Never Apologize For Having An Opinion — Especially When You’re Right
You know it’s going to be an entertaining blog post when the lede is: “See the end of the editorial for an important update.”
So when I read the Jon Fingas editorial on Engadget entitled, Amazon and Google are undermining mobile pricing, and that may hurt everyone, I was expecting something crazy. Maybe it was suggesting that Amazon and Google are killing baby seals to hurt iPad sales? Or perhaps a notion was put forth that a terrorist organization is bankrolling both companies to keep tablet prices low even though they make no money selling them?
Instead, what I read was a compelling and thoughtful argument as to why the race to the bottom by two behemoths in the tablet space may end up hurting innovation in said space. An opinion piece, sure — but one full of good thoughts worth discussing.
Then I got to the end.
Update: Clarifications and apologies are in order.
What followed was two paragraphs of backtracking and apologizing. I’m still not quite clear why. I read the entire piece again. Then the apology again. Still no clue.
As the unnamed update editor tells it, the piece should have had more examples and “set a more neutral tone”. Um, why? To ensure that it’s yet another boring-as-fuck piece that no one would even get through let alone think about ever again?
As a writer, I feel disgusted seeing such an update. As a reader, I feel even worse. It reads as if the Engadget editors think their readership to be morons who can’t think and/or reason for themselves beyond what they’re told.
Again, I just don’t get it.
The lede of the update may yield one big clue:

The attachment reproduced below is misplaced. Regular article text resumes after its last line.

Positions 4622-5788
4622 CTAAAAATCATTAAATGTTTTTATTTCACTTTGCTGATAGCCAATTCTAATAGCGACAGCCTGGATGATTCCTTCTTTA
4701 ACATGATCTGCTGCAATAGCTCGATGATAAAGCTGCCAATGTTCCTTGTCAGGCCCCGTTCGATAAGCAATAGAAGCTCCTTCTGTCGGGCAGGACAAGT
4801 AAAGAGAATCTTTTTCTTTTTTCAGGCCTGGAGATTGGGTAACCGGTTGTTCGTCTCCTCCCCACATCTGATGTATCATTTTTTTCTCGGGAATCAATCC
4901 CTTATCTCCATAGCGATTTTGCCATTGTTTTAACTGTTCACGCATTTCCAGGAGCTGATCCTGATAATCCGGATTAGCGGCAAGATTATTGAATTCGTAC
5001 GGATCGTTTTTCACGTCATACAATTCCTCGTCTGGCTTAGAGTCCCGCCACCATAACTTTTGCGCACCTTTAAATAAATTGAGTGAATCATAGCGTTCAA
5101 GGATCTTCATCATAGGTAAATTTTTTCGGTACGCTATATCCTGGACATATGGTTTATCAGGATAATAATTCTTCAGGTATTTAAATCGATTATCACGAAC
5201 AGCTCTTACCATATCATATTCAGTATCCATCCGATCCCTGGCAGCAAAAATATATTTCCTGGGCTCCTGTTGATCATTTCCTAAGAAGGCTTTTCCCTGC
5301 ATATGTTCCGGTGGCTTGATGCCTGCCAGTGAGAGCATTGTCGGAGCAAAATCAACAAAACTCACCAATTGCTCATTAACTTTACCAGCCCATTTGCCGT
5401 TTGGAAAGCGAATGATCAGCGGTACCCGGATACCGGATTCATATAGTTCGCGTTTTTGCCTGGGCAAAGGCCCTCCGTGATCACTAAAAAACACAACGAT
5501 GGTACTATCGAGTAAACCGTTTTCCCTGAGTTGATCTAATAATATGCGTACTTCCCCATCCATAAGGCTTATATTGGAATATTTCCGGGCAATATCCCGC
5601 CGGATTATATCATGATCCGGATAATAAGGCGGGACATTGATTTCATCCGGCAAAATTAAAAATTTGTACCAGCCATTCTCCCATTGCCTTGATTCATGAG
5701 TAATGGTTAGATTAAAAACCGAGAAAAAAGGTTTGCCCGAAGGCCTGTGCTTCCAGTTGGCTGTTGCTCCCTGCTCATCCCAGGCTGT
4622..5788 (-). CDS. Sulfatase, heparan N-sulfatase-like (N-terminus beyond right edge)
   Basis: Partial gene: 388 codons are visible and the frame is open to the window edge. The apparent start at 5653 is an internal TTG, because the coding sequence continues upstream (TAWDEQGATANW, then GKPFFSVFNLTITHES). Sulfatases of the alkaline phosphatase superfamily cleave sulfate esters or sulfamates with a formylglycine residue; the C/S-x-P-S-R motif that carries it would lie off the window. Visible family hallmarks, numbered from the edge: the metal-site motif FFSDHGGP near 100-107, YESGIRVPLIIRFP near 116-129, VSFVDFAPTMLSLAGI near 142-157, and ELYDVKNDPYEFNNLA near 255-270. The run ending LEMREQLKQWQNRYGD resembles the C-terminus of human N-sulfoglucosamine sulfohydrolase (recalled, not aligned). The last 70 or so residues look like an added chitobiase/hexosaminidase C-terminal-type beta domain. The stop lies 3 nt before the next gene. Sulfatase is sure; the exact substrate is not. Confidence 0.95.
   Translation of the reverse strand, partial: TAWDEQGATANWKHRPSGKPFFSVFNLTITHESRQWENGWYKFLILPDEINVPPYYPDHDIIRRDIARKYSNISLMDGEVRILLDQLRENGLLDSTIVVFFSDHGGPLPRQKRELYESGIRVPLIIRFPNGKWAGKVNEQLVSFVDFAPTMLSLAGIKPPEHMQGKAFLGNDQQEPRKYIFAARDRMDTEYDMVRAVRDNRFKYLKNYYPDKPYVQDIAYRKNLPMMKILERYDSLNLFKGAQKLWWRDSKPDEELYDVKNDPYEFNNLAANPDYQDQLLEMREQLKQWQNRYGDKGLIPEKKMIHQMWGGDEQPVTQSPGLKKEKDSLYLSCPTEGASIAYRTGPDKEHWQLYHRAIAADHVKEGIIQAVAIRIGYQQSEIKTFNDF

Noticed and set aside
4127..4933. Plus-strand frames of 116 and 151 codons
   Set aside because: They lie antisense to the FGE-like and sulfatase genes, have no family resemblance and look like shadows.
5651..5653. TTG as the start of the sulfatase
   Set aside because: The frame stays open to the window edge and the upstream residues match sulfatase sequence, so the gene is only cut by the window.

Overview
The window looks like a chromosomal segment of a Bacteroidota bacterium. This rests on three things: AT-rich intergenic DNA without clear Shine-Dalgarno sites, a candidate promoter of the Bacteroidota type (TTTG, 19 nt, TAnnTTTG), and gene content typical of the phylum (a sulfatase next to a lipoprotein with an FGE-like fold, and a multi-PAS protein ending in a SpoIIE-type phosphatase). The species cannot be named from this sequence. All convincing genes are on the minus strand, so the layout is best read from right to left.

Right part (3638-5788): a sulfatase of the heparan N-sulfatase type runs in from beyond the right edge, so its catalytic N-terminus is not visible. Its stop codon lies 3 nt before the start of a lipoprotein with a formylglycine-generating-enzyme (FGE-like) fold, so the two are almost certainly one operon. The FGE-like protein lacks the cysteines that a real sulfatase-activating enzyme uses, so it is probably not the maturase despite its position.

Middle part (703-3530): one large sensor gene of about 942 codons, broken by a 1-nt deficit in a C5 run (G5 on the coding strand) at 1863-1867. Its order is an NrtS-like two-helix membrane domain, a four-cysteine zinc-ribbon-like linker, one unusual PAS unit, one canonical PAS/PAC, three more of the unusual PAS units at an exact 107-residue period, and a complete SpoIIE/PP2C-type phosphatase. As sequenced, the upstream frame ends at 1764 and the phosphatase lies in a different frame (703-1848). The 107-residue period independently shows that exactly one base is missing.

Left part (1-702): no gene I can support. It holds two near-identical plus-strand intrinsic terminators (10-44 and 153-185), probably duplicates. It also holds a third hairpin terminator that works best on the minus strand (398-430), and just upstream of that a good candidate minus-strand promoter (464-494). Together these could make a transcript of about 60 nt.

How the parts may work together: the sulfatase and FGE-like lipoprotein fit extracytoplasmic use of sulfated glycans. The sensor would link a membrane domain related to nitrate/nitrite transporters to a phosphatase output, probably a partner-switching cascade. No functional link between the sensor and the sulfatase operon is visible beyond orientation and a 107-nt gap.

“The intent of the editorial wasn’t to excuse the iPad mini’s pricing.”
So it sounds as if the editors of Engadget were getting flamed about the framing of the post around the iPad mini. When you look below and notice that the post has over 4,000 comments and many of them are written in troll gibberish, you can almost be sure that was the case. (And that’s clearly what John Gruber was thinking as well when he shared the November 3 post this morning.)
But I still don’t understand why anyone would feel compelled to make such a visible and apologetic update? It was a provocative editorial. Success!
I like the Engadget team a lot. They’re the sister site of TechCrunch, where I still work myself from time-to-time. There’s zero chance such an update would ever appear on TechCrunch, so I’m not sure why it’s on Engadget.
It seems like this is yet another sad step in the direction of some folks in the media wanting to pretend that no one has opinions. Must. Maintain. Neutral. Tone. Again, I view this as an insult to both writers and readers because it’s an insult to intelligence.
And oh, by the way, did I mention this was a goddamn editorial? That’s a fancy phrase for an opinion piece.
A. More. Neutral. Tone.
Fuck. That. Shit.
Update: Engadget has since removed their own update to the story in question and left the rest of the editorial untouched. I spoke a bit with editor-in-chief Tim Stevens who not only agreed with my take, but assured me that he was not aware of the incident beforehand and immediately made the moves to correct it. He’ll be chatting with his team on the topic. All good.